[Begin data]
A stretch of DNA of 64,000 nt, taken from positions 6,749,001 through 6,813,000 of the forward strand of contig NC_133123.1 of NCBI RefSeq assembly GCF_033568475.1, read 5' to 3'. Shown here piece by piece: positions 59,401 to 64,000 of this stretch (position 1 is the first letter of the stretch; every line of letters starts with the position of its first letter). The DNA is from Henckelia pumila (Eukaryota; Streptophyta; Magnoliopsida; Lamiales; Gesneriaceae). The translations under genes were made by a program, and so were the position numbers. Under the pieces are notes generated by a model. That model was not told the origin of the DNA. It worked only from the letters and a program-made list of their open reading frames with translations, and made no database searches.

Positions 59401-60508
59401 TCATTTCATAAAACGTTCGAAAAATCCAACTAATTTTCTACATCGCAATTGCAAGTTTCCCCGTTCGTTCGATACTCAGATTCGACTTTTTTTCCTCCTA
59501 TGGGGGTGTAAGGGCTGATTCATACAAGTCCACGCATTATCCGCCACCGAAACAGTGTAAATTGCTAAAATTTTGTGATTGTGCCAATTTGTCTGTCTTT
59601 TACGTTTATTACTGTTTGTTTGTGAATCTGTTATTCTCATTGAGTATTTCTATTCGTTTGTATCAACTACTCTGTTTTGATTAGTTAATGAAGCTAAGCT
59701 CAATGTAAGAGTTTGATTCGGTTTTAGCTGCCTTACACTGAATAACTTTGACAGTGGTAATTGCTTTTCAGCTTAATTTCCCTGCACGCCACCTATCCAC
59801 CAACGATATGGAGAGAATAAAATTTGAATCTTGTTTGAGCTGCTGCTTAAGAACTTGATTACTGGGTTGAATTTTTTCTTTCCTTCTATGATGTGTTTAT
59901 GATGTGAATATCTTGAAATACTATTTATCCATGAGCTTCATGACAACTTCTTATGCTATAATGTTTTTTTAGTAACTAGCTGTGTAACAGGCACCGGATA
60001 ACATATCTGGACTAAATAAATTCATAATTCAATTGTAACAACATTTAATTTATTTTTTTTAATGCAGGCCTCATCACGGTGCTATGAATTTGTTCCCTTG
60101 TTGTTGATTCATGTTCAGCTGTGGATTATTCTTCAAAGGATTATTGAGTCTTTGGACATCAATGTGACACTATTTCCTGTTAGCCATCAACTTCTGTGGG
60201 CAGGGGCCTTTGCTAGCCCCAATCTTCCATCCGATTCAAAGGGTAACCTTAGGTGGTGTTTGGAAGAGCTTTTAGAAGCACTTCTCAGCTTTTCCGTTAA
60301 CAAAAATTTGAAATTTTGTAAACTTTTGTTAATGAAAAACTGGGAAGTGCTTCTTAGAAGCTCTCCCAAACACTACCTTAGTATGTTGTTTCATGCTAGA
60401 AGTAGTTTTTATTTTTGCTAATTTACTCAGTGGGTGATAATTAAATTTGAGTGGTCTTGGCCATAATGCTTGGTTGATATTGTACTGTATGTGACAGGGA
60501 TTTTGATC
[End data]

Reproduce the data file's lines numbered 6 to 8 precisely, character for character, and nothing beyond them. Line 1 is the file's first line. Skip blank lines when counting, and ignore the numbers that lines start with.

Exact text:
59701 CAATGTAAGAGTTTGATTCGGTTTTAGCTGCCTTACACTGAATAACTTTGACAGTGGTAATTGCTTTTCAGCTTAATTTCCCTGCACGCCACCTATCCAC
59801 CAACGATATGGAGAGAATAAAATTTGAATCTTGTTTGAGCTGCTGCTTAAGAACTTGATTACTGGGTTGAATTTTTTCTTTCCTTCTATGATGTGTTTAT
59901 GATGTGAATATCTTGAAATACTATTTATCCATGAGCTTCATGACAACTTCTTATGCTATAATGTTTTTTTAGTAACTAGCTGTGTAACAGGCACCGGATA